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Jessica Delgado

Jessica Delgado is Assistant Professor of Religion at Princeton University since 2012. She earned her Ph.D. in Latin American History at the University of California at Berkeley and was Stewart Fellow in Religion at Princeton University from 2009-2012. Her field is the history of religion in Latin America with a focus on Mexico in the seventeenth and eighteenth centuries. Her research interests include women, gender, and sexuality; the Catholic Church in colonial society; race, caste, and religion; the materiality of devotion and the ways religiosity shapes peoples' experience of the physical world, including their own bodies; and the intersection between social and spiritual status in the early modern world. Her first book, Laywomen and the Making of Colonial Catholicism in New Spain, 1630-1790, was published by Cambridge University Press in 2018 and examines the ways laywomen’s religiosity and diverse but daily interactions with religious authorities, institutions, symbols, and ideas shaped the devotional culture and landscape of colonial Mexico. She has published essays on the subjects of laywomen’s use of ecclesiastical courts; spiritual status in New Spain; historical methodology; critical archive theory; and race and religion in colonial Latin American historiography. She is currently working on a book manuscript tentatively titled, “The Beata of the Black Habit: Race, Religion, and Colonial Anxieties in the late 18th Century," as well as a number of individual and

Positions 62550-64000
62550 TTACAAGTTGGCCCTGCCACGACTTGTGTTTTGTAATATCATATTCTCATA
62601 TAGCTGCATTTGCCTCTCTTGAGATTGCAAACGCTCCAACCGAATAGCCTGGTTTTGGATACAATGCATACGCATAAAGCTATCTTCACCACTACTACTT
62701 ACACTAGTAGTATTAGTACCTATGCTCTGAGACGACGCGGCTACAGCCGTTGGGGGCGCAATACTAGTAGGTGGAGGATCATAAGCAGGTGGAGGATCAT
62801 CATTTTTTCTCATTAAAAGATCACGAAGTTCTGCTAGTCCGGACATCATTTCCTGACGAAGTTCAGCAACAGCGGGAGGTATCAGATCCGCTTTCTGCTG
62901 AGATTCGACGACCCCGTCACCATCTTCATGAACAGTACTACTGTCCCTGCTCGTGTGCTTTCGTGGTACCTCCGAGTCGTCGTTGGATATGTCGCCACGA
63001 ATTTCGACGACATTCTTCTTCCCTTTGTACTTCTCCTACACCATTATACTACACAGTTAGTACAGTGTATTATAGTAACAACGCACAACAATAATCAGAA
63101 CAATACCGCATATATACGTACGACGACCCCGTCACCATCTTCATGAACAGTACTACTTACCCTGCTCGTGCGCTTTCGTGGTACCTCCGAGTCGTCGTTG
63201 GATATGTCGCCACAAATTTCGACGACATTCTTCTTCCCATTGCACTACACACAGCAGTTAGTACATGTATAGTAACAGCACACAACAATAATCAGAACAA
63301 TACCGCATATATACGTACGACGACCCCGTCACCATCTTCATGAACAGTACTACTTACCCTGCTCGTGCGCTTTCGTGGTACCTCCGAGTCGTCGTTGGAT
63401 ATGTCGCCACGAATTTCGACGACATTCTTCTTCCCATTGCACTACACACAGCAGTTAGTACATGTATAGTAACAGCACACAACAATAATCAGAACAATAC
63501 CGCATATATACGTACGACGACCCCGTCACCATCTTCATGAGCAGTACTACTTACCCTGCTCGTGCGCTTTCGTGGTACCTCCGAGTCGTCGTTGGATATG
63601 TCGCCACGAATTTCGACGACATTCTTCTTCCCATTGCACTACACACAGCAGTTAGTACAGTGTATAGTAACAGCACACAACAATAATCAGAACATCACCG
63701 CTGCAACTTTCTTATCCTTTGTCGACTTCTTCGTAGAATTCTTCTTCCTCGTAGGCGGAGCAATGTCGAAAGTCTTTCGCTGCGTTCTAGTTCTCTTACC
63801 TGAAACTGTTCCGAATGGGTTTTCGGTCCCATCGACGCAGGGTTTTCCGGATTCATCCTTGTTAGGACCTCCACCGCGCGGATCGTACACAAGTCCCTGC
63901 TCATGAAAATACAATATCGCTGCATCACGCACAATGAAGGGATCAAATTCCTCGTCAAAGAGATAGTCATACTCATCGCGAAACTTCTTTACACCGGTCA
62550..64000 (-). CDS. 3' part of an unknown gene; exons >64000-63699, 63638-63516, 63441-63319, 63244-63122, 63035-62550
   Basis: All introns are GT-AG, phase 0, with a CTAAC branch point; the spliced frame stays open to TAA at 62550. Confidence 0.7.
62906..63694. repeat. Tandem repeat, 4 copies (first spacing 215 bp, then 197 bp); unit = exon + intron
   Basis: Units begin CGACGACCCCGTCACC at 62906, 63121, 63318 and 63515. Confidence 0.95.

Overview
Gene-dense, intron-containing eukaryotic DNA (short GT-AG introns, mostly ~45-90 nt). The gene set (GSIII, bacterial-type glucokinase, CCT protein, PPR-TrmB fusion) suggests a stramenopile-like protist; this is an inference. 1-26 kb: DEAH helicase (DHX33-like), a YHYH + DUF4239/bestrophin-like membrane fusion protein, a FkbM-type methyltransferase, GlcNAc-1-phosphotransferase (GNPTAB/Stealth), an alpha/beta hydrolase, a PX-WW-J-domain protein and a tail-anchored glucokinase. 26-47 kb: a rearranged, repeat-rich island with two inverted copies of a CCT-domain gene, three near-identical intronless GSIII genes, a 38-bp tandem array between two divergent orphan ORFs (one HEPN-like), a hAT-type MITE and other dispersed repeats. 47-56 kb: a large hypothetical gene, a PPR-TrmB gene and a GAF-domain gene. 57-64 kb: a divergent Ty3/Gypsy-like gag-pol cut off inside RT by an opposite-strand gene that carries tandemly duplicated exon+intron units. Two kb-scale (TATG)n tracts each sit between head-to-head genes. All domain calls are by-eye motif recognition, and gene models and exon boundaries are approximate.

collaborative projects related to the circulation and use of devotional objects, embodied and performed ritual, and hemispheric approaches to the history of religion.

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